Bulletin for the Study of Religion, Vol 41, No 1 (2012)

The Possibilities of Change in a World of Constraint: Individual and Social Transformation in the Work of Pierre Bourdieu

Sean Patrick McCloud
Issued Date: 1 Mar 2012


In this essay I will suggest that the work of Pierre Bourdieu, a scholar whose work seldom focused on religion, offers tools for thinking about personal and social change that can aid us in understanding religious conversion and deconversion. In Bourdieu we find ways to conceptualize change that are materially grounded and embodied. As a post-structuralist, Bourdieu refuses to reduce individual change and stasis to the machinations of hardened social structures that stand apart from human activity. At the same time, Bourdieu is a social theorist who—in acknowledging the statistical regularities that demonstrate the reproduction of social inequalities—also avoids simplistic conceptions of human subjectivity that imagines autonomous individuals who possess some magical spark of free will to stand outside all external compulsions and rationally choose their life trajectories. For those interested in mapping the possibilities of change in a world of constraint, Bourdieu offers some useful starting points.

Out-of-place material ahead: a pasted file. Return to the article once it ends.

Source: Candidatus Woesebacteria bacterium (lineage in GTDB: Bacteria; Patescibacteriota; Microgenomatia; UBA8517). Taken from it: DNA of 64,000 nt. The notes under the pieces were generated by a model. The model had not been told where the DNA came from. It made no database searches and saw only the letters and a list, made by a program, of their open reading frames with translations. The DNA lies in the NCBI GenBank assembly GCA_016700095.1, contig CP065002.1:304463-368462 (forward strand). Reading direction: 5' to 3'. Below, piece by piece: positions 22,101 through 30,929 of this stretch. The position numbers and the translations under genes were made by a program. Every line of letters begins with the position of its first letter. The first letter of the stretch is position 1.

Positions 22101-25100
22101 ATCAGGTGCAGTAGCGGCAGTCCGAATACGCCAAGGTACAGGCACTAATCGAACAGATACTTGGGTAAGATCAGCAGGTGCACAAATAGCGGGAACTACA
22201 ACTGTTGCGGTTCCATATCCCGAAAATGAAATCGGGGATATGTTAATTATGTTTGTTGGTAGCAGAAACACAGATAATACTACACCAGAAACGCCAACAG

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DOI: 10.1558/bsor.v41i1.002


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